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My mobile application is just like a forum on mobile platform (WP7, Silverlight, .NET). One feature consists in tagging other users by writing "@" char followed by the username.

On server side, PHP, I'm parsing the text so that it matches tags and replace them with more readable string such as [tag](display name)|(user id)[/tag], but that's not important for our purpose.

In order to match tags, I'm replacing all special chars with a space so I can prevent this like .... @name, ..... Then I'm removing all multiple spaces that the previous command could have been created. And finally I'm splitting each whitespace and then I check if that word begins with "@" char. This is not of course the best method, but It's what I managed to do so far. There's a weak point, new line chars make my code fail. For example:

Hello, this is my first line
since I go to second and then I tag
@Jonh
who is a good boy

In case like this, the code I'm going to write below fails. Where $resp is the text to parse.

if (strpos($resp,'@') !== false) {
    $new_str = preg_replace('/[^a-zA-Z0-9_ \@]/', ' ', $resp);
    $new_str = preg_replace('/\s+/', ' ', $new_str);

    foreach(explode(' ', $new_str) as $word)
    {
        if (strpos($word, '@') === 0) {
            //found my tag!                 
            }

        }   
    }
}

What would you advise to do?

share|improve this question
    
What's the expected output ? Also you could change your first regex with [^a-zA-Z0-9_ @]+ and remove entirely your second regex. Anyways +1 :) – HamZa Nov 11 '13 at 20:21
    
Give a look to OGHaza's answer, it works – fillobotto Nov 11 '13 at 20:47
    
Well I wanted to know the expected output. I know it works that's why I upvoted it. The replace tag is a bit misleading here ... – HamZa Nov 11 '13 at 20:55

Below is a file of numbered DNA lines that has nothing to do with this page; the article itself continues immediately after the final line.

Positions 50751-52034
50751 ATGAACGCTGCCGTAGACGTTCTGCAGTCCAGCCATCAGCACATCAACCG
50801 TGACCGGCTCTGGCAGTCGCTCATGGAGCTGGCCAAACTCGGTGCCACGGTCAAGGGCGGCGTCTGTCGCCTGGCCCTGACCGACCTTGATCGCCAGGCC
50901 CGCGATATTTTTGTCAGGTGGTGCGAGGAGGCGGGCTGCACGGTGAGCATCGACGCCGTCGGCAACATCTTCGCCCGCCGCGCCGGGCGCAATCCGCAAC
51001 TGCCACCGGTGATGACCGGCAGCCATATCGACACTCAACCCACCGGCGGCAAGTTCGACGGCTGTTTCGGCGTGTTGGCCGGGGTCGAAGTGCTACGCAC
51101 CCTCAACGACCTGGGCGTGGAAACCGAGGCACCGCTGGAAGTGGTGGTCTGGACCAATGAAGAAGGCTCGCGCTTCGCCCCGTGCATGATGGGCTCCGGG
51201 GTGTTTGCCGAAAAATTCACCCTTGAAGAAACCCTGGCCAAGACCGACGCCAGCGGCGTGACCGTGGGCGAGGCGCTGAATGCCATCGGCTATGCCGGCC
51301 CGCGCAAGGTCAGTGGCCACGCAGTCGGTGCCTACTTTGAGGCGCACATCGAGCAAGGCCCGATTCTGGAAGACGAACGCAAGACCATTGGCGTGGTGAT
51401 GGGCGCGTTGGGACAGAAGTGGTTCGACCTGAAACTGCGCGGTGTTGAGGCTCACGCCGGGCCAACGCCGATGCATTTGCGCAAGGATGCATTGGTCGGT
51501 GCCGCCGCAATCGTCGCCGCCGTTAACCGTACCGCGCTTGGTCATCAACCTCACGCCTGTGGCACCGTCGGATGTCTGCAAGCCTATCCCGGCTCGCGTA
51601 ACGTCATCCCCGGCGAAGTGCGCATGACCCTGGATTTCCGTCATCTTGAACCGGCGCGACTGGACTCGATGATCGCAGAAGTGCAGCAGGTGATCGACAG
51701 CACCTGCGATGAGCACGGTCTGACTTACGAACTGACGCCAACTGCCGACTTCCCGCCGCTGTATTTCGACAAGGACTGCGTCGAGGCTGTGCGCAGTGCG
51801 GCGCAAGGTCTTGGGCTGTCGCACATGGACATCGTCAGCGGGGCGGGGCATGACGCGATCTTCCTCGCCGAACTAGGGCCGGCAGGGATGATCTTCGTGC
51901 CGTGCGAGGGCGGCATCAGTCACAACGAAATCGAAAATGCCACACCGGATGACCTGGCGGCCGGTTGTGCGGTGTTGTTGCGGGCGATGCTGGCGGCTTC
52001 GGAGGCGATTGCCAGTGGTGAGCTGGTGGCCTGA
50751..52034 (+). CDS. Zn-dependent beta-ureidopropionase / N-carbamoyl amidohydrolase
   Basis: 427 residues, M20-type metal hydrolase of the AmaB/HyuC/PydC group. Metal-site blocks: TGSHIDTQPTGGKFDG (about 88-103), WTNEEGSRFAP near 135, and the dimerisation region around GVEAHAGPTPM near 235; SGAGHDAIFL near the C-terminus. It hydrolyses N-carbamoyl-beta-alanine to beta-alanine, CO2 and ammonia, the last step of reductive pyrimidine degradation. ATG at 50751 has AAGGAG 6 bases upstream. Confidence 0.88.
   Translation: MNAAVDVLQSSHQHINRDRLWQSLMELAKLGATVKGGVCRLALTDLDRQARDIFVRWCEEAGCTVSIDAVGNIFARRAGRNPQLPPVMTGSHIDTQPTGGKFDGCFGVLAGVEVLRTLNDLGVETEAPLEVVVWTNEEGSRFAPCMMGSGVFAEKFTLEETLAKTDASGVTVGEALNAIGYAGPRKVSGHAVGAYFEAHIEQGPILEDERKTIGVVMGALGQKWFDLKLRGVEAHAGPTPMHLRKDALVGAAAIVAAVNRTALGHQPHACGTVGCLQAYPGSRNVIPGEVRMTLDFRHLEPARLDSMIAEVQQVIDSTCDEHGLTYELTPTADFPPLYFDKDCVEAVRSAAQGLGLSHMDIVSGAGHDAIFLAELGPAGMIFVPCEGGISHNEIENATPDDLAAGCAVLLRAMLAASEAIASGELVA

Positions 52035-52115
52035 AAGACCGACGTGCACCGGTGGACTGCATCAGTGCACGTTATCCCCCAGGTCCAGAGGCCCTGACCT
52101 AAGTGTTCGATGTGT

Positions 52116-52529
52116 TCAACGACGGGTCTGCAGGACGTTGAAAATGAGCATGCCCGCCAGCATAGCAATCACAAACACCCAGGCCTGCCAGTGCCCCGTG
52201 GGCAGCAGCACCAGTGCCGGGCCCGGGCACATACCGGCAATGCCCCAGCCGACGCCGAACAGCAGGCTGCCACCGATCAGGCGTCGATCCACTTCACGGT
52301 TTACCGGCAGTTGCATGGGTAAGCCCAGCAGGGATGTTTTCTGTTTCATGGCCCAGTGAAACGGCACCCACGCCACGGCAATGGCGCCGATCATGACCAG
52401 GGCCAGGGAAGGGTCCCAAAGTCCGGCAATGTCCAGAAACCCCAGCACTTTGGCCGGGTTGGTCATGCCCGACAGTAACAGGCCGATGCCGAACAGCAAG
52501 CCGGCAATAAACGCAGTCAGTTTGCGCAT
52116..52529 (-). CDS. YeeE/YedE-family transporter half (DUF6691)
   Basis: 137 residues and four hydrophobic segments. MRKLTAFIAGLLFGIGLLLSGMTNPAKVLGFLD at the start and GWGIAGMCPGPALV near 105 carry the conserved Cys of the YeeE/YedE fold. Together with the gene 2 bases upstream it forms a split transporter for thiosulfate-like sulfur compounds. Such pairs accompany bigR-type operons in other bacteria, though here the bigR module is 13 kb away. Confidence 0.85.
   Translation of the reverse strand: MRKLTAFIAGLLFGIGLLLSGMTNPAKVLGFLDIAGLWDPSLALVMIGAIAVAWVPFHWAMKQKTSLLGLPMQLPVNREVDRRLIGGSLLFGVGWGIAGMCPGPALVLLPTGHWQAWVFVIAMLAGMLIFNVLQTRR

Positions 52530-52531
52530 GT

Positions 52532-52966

Well, the output should be the string between @ char and a special char such as comma, whitespace and new line. – fillobotto Nov 11 '13 at 21:02
up vote 2 down vote accepted

Rather than using regex to replace everything you don't want to match, you should be able to immediately match any word with an @ before it.

$subject = "..blah.. @name, ..blah..@hello,blah";
$pattern = '/@\w+/';
preg_match_all($pattern, $subject, $matches);
print_r($matches);

Output:

Array ( [0] => Array ( [0] => @name [1] => @hello ) )

/@\w+/ assumes that only numbers, letters and underscores (thats what the \w matches) are valid matches (i.e. @user123_xd), if you want to include for example the - (dash) in valid matches (e.g. @user1a-12) then the $pattern would be /@[\w-]+/

share|improve this answer
    
That's it. However, I'm not able to cycle through the list of matches. MatchCollection is an array of strings, isn't it? – fillobotto Nov 11 '13 at 20:48
    
$matches[0] in the code is the array of (strings) matches. $matches[0][0] = '@name'; $matches[0][1] = '@hello';. – OGHaza Nov 11 '13 at 20:53
    
I forgot to specify in which array it has to look into ( [0] ). Thank you for your help! – fillobotto Nov 11 '13 at 21:03
    
NOTE: In hindsight \B@\w+ would have been a better regex in that it avoids matching an @ in the middle of a word. – OGHaza Nov 29 '13 at 9:56

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